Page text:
Fort Worth officer on trial for shooting man with BBQ fork

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The trial for a Fort Worth police officer charged with shooting a man holding only a BBQ fork will continue Wednesday morning.

The jury saw the dash cam footage from the 2015 incident on Tuesday that showed Officer Courtney Johnson shooting Craigory Adams, who at the time was holding a BBQ fork.Craigory Adams, who at the time was holding a BBQ fork.

The jury heard from Adams' niece, who gave a powerful and tearful testimony.

Prosecutors right out of the gate told jurors the shooting was no accident. Testimony centered around the mental stability of Craig Adams. He has since recovered from the gunshot wound and is in a nursing rehab center, but was not in court on Tuesday.

Dash cam video shows Officer Courtney Johnson responding to a prowler call two years ago. Craigory Adams dropped to one knee before he was shot in the arm. He had been holding a barbecue fork, but Johnson believed he was holding a knife.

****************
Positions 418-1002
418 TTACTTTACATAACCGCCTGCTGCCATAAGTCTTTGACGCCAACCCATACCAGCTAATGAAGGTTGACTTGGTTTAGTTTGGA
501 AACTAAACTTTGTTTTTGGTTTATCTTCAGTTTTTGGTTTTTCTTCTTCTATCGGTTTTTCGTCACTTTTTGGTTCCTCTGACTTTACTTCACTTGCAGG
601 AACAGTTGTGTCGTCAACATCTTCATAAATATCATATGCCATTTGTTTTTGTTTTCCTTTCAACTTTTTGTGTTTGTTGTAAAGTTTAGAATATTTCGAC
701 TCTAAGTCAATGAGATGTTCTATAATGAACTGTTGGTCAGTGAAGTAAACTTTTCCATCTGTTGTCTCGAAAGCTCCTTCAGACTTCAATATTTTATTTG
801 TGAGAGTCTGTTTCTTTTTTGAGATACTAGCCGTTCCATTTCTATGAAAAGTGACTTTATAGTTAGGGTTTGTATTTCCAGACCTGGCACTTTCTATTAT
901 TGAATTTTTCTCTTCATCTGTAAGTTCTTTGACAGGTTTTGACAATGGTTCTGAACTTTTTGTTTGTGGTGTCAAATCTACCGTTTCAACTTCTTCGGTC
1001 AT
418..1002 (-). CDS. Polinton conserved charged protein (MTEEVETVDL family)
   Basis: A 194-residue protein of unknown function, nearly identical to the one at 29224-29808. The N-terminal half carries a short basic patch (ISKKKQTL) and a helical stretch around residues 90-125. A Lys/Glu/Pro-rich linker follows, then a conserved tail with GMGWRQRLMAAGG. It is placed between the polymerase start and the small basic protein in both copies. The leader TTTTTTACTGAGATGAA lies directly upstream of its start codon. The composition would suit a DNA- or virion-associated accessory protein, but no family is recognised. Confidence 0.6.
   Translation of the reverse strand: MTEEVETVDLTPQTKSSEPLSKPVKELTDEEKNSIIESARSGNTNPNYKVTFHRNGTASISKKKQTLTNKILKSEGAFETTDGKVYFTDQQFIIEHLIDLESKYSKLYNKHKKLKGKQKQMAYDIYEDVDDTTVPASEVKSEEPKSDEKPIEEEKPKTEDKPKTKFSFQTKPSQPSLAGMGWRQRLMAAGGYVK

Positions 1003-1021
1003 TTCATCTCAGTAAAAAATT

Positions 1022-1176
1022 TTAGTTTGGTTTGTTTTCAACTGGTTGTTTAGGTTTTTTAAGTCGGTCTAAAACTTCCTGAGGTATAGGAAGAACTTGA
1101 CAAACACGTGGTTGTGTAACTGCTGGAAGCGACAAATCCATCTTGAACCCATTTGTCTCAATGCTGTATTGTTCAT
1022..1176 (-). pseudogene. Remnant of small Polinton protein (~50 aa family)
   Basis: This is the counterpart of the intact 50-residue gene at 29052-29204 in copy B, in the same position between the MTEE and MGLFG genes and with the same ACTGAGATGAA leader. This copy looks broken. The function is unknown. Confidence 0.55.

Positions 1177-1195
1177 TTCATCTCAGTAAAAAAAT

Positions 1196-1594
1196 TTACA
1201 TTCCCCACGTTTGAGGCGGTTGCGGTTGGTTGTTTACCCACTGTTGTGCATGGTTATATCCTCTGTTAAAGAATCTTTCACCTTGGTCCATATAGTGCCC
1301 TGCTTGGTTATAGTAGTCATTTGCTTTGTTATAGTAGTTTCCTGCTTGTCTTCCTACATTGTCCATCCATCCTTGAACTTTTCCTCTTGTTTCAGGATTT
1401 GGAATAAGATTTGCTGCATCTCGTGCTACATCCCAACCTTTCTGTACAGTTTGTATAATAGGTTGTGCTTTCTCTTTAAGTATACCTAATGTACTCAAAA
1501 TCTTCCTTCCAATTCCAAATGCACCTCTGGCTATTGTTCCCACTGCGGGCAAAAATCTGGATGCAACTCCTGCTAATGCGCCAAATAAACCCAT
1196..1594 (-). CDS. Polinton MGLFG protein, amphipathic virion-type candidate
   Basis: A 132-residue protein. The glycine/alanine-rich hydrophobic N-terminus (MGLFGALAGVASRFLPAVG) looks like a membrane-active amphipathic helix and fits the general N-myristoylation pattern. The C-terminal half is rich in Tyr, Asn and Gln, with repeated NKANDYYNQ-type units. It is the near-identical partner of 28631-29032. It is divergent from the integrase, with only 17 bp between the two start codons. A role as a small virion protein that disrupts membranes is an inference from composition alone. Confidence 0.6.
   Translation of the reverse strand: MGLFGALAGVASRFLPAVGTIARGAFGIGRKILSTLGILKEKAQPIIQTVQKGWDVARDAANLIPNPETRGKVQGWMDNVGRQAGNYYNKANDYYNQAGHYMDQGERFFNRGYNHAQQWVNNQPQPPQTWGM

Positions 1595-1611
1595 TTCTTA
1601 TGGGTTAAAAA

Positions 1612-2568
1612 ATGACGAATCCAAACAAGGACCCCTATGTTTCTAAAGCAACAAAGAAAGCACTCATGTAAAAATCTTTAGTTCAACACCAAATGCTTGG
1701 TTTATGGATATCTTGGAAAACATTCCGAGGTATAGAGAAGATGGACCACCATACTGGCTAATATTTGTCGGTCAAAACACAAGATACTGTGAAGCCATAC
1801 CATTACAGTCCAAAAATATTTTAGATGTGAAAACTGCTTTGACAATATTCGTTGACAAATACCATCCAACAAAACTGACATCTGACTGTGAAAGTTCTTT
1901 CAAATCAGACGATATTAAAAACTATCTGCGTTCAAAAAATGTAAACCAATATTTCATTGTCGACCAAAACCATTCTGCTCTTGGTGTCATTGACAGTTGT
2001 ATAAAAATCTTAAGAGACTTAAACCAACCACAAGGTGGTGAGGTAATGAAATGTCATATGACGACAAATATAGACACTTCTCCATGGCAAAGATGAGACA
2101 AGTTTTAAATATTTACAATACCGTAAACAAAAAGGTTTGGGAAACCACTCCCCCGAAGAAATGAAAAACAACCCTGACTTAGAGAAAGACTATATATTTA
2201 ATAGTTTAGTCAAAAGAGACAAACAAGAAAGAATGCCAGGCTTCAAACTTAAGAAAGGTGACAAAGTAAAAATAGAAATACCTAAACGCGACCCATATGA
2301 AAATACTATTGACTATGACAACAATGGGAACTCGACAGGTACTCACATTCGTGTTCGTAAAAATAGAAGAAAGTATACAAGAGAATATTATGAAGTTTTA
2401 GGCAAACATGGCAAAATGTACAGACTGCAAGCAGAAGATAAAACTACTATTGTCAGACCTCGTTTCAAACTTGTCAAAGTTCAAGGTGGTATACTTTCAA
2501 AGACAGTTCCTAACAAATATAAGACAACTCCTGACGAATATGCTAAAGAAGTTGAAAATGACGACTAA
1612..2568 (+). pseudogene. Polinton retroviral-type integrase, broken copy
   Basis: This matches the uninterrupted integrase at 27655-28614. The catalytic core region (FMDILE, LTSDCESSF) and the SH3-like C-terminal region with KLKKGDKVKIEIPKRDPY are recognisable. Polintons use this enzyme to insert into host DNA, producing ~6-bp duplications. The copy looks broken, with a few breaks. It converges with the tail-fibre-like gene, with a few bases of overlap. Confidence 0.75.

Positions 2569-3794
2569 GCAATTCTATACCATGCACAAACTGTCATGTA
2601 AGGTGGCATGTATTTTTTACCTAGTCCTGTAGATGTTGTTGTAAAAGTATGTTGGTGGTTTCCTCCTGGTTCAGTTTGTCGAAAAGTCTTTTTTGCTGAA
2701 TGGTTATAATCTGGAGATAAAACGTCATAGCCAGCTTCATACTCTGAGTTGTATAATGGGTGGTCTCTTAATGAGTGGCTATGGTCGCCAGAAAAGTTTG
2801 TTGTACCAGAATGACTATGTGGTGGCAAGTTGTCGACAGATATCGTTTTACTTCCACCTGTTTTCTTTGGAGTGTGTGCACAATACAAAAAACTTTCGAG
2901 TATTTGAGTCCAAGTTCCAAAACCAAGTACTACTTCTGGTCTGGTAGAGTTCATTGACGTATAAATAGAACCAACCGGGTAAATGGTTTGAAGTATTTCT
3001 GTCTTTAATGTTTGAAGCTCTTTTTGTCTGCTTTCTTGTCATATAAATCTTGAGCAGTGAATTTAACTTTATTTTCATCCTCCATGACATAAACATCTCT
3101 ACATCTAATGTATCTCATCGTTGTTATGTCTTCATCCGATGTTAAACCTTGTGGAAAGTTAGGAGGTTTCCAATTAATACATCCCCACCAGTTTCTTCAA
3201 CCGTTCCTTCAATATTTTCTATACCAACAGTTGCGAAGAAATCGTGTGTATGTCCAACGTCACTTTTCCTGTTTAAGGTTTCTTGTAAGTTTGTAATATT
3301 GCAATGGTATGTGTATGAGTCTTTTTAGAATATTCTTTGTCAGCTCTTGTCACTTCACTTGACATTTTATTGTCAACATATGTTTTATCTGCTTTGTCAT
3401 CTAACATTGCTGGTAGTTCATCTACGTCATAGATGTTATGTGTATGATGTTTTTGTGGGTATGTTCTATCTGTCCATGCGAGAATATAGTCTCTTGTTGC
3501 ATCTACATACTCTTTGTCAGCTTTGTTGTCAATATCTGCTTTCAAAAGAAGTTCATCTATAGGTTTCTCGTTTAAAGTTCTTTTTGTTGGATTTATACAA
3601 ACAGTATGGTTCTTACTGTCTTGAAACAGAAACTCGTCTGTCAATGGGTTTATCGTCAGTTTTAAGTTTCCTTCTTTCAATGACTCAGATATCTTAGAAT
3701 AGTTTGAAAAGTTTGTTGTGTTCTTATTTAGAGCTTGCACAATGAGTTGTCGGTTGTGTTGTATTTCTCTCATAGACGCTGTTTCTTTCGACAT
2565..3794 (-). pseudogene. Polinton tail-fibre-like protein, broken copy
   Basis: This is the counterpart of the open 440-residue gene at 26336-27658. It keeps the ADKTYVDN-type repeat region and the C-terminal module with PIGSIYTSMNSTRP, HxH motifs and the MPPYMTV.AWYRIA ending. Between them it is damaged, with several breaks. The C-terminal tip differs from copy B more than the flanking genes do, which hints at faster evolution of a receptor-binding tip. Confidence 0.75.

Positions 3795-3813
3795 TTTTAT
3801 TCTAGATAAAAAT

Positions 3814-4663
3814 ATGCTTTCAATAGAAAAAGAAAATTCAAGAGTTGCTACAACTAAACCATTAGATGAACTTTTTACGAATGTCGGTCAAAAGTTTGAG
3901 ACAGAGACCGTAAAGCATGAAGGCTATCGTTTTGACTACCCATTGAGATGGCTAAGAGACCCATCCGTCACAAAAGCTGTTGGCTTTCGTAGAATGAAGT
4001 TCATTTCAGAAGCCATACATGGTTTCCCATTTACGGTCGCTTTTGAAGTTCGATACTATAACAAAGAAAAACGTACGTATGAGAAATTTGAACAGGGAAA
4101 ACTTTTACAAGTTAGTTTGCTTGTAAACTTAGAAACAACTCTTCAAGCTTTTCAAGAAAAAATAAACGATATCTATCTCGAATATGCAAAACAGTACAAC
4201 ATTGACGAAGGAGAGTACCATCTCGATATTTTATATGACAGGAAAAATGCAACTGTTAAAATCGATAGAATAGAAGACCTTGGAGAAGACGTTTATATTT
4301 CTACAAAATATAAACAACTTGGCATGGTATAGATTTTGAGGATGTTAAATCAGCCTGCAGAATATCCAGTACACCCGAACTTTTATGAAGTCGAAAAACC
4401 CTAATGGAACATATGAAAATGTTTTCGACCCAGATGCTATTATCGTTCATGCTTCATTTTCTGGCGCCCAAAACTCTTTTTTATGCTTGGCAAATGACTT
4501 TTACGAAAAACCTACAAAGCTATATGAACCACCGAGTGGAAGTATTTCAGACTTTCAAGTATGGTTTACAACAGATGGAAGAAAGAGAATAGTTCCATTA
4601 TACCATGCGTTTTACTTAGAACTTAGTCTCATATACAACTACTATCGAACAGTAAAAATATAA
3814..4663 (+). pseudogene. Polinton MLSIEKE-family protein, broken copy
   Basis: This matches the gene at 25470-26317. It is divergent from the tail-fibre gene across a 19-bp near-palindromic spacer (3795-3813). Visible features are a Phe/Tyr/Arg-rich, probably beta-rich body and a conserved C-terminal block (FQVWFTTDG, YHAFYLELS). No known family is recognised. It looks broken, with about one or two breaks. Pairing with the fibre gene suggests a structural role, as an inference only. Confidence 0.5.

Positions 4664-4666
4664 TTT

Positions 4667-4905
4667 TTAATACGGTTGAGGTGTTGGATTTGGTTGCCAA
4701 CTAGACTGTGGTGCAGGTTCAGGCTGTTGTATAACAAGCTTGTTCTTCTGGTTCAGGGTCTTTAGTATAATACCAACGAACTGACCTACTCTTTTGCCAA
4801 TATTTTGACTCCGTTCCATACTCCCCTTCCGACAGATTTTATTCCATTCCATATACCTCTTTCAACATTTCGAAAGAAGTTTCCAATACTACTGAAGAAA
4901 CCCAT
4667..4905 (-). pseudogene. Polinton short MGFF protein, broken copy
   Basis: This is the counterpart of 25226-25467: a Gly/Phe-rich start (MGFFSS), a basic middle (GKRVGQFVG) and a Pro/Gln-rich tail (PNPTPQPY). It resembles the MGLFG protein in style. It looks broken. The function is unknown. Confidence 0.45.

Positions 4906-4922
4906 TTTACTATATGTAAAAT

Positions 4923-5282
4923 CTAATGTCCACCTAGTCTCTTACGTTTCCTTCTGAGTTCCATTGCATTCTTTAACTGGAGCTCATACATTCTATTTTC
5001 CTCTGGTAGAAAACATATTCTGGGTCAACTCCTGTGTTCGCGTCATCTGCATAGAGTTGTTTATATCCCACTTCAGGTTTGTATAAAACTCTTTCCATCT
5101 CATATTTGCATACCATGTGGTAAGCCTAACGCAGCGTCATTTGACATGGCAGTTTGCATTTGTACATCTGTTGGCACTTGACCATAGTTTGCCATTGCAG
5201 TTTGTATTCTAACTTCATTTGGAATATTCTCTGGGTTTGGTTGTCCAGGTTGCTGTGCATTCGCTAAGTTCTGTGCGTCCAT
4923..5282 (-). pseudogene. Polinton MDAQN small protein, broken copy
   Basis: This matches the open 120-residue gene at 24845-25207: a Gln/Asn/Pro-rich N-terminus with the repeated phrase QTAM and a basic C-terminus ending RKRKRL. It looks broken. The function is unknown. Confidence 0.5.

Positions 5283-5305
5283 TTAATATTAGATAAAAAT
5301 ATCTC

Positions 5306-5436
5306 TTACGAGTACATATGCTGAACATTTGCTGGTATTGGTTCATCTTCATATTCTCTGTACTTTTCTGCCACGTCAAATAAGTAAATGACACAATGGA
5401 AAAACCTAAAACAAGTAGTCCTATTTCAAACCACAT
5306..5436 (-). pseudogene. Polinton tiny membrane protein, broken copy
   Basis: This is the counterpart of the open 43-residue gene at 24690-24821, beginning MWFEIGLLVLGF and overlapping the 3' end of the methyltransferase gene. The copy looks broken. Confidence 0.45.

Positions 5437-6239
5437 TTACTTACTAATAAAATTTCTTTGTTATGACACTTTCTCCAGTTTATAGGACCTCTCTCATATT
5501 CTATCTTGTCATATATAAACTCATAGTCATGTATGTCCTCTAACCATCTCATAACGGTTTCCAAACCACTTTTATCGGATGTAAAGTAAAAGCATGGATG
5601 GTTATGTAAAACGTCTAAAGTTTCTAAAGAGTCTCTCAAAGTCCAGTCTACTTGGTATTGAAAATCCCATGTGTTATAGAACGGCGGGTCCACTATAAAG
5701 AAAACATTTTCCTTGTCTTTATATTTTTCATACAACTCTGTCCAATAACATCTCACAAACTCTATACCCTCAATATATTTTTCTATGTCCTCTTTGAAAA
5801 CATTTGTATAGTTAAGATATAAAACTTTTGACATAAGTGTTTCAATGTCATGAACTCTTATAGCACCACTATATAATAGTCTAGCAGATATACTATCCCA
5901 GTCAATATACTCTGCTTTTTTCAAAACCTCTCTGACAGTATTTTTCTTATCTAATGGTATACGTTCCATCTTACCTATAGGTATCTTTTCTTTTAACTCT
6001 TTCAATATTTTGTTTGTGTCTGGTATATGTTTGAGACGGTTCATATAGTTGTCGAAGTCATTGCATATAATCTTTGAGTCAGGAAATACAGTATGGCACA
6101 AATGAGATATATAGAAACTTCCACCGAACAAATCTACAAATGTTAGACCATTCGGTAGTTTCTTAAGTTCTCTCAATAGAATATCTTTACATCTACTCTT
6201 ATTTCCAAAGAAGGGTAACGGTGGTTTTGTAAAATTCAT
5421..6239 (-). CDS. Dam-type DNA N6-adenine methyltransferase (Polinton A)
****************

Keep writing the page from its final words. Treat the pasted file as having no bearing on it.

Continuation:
Johnson is on trial on charges of aggravated assault by a public servant, which is a first degree felony. He still works for the Fort Worth Police Department and is currently assigned to a non-uniform position.

Adams survived his injuries, and Fort Worth police said the shooting was unintentional. His family disagrees.

“The grand jury said aggravated assault by a peace officer. What we know happened was Craigory was shot and he didn’t deserve to be shot,” said the Rev. Kiev Tatum, a spokesman for the family. Adams’ family said he is bipolar.

His niece, Misty Easter, testified that when she got to the scene, an officer told her that her uncle was the aggressor.

“That's what he said to me,” she said. “And I just remember looking at him like what are you talking about?"

Prosecutors said in their opening statements that extensive testing showed the officer’s shotgun did not malfunction.

Defense attorneys chose to delay their opening until the beginning of their case. Johnson's attorneys say the shooting was an accident and caused by a lack of training.

“The chief of police said after he reviewed all this, said looks to me like this is a training incident, an accident and not a criminal offense and we agree with him,” said Johnson’s attorney Jim Lane.

Adams’ family wants a conviction, but will leave it up to the jury to decide what the punishment should be. A conviction could bring a sentence of 5 to 99 years in jail or up to life in prison.

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